7 Secret Underground Sites In London We Bet You Didn’t Know Existed

Tabby Powell-Tuck Tabby Powell-Tuck


It’s all too easy to get caught up in the hubbub of everything that is going on above ground in London: so many skyscrapers to crane your neck up at, so many pigeons flying overhead… But it wasn’t until we read this fascinating article by Heritage Daily that we realised that there are many hidden wonders to behold right underneath the very ground we walk on. Some of these historical sites date back to Roman times! Get your geek on – this is seriously exciting stuff.


1. Crystal Grotto in Painshill Park

[Credit: Markus Milligan]
Frequently touted by us as one of the most magical places in London, the Crystal Grotto in Painshill Park was designed and created between 1738 and 1773 by Charles Hamilton (MP). Located in South West London, it is one of many beautiful follies in the park and is a grade listed monument.

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2. Pennington Street Vaults

[Credit: Markus Milligan]
Is this the best wine cellar ever? Quite possibly. Pennington Street Vaults are situated to the east of St Katharine Docks and date back to the early 19th Century, when they were used to store wine and imported goods. The interconnecting cellar space covers an area of over 20 acres, which should be just enough to stock our weekend supply…



3. West Norwood Catacombs

[Credit: Markus Milligan]
The perfect setting for a ghost story, the catacombs of West Norwood Cemetery lie beneath the former site of the Episcopal Chapel, which was demolished in 1955 due to bomb damage. The cemetery was founded by its own Act of Parliament of 1836 and consecrated for its first burials in 1837. The site is generally not open to the public but if you become a Friend of Norwood Cemetery (what a name), you’ll be notified of any open days.

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4. Guildhall East Crypt

[Credit: Markus Milligan]
We’re speechless. The East Crypt, located underneath Grade I-listed building Guildhall, dates all the way back to Edward the Confessor (1042) and is considered to be one of the earliest and finest examples of its kind in England. Guildhall has been used as a town hall for several hundred years and the administrative and ceremonial centre of the City of London and its corporation.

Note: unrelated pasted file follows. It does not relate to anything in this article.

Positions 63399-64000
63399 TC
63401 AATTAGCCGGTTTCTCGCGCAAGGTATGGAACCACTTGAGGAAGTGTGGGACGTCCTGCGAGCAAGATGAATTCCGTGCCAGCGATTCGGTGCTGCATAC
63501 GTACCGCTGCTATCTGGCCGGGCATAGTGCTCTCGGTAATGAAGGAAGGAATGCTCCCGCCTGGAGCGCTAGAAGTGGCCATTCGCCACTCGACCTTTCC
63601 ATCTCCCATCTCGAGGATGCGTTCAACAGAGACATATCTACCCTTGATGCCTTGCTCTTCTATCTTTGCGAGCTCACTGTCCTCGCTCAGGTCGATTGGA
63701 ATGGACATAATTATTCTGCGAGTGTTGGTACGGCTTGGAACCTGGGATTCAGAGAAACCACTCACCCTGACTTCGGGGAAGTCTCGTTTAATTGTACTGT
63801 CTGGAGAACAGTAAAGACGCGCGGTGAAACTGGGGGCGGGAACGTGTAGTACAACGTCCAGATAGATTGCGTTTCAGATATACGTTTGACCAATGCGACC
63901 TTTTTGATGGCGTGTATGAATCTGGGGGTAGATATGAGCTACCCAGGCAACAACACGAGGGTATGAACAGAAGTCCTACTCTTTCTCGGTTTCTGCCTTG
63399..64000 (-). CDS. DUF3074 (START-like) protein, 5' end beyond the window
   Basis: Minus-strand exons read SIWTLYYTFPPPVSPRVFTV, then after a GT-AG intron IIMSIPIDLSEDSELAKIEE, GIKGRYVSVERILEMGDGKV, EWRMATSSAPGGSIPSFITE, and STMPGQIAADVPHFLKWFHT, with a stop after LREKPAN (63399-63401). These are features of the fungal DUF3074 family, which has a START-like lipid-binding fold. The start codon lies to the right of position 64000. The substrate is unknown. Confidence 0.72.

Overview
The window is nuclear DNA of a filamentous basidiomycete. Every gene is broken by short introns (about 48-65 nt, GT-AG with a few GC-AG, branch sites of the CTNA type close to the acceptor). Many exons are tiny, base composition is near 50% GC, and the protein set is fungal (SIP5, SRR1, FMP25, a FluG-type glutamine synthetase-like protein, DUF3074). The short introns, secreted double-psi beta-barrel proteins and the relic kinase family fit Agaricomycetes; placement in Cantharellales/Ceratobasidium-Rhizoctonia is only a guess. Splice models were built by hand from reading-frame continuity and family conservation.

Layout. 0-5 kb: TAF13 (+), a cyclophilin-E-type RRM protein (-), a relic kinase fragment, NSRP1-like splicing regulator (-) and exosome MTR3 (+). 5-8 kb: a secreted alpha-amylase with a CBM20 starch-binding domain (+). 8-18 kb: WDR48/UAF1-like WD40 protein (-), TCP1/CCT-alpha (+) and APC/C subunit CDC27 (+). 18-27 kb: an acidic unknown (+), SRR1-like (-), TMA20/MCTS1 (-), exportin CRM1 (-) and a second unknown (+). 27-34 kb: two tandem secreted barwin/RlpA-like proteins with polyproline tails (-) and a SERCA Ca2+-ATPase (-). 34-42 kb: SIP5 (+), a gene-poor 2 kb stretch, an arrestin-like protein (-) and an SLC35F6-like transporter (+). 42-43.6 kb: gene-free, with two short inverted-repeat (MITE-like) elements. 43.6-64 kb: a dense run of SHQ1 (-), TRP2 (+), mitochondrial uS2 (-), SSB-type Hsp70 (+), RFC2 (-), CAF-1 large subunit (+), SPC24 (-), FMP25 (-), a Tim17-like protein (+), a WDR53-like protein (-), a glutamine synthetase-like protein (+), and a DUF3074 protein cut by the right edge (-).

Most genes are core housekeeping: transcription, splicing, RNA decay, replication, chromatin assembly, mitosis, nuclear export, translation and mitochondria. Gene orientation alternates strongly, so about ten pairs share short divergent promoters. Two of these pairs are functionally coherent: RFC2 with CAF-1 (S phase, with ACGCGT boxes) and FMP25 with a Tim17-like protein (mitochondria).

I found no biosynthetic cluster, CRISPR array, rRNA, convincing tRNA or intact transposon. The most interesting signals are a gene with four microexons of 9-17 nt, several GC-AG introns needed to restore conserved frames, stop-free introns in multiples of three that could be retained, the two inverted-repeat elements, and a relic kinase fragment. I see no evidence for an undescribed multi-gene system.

5. Paddock


Shhh.. this one’s a secret. Paddock is the codename for a back-up secret cabinet war room bunker built during WW2 should Whitehall be no longer viable. The bunker complex was constructed under wraps in 1939 in Dollish Hill, underneath part of the Post Office Research Station site. Paddock is designed to be a virtually bomb proof bunker, built on two floors and containing forty rooms to house all branches of the military and primary assets of the government.

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6. Billingsgate Roman Bathhouse

[Credit: Markus Milligan]
The Billingsgate Roman bath house dates back to – yeah, you guessed it – the 2nd-3rd century AD and was first discovered in 1848 during construction of the London Coal Exchange. In the late 1960’s archaeologists dug deeper and explored the ruins; unfortunately, the ruins aren’t open to the public except on Open House day. The site was to become the first designated protected heritage site in London, forming part of the first Ancient Monuments Act of 1882.



7. Whitehall Palace Undercroft Cellar

[Credit: Wiki Comons]
The Palace of Whitehall was the main residence of the English monarchs in London from 1530 until 1698 when all except Inigo Jones’s 1622 Banqueting House was destroyed by fire. Before the fire, it had grown to be the largest palace in Europe with over 1,500 rooms, overtaking the Vatican and Versailles! An undercroft from Wolsey’s Great Chamber, now known as Henry VIII’s Wine Cellar survives underneath the Ministry of Defence building, and it’s pretty stunning.


Discover more at Heritage Daily

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